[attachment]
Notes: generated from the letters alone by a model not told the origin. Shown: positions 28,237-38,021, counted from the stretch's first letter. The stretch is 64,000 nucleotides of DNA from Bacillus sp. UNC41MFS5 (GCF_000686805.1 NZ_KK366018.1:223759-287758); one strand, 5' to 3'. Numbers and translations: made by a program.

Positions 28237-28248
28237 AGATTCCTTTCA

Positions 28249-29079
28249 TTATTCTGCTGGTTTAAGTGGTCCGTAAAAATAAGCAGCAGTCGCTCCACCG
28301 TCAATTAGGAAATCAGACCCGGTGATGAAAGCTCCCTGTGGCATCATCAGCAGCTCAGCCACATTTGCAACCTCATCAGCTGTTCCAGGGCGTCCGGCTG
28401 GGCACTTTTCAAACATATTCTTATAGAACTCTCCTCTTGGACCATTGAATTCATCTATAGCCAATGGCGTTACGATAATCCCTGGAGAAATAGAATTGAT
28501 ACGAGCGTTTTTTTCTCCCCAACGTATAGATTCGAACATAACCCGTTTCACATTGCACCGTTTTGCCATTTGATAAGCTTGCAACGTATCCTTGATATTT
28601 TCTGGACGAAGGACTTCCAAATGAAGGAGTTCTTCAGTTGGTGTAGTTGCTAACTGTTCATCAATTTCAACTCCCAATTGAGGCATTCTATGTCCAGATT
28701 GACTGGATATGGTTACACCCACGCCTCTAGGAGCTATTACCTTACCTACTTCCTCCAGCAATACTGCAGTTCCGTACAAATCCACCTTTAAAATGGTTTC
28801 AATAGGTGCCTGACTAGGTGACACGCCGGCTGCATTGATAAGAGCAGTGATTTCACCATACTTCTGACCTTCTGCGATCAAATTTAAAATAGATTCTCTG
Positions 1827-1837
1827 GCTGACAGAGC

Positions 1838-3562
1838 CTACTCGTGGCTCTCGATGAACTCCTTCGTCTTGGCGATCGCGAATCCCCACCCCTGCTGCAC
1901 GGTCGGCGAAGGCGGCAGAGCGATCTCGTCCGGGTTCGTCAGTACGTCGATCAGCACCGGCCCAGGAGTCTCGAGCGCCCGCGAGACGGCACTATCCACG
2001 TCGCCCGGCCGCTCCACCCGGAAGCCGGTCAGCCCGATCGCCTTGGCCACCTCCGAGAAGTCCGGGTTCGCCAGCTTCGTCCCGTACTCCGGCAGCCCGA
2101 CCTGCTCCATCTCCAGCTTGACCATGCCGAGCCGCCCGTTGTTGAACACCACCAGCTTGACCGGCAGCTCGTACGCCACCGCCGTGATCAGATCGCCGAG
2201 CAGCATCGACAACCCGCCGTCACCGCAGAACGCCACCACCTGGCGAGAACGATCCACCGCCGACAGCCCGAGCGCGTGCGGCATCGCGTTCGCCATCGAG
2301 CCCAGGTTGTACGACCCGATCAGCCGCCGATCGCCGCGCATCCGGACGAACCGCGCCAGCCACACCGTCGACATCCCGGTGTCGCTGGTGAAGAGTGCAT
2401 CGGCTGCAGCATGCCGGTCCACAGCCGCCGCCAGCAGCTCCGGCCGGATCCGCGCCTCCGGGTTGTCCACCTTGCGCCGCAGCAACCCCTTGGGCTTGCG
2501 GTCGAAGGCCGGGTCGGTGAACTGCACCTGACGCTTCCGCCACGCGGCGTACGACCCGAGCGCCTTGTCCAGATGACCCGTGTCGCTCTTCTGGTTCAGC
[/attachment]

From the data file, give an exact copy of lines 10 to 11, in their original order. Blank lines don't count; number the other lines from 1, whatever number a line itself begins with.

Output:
28701 GACTGGATATGGTTACACCCACGCCTCTAGGAGCTATTACCTTACCTACTTCCTCCAGCAATACTGCAGTTCCGTACAAATCCACCTTTAAAATGGTTTC
28801 AATAGGTGCCTGACTAGGTGACACGCCGGCTGCATTGATAAGAGCAGTGATTTCACCATACTTCTGACCTTCTGCGATCAAATTTAAAATAGATTCTCTG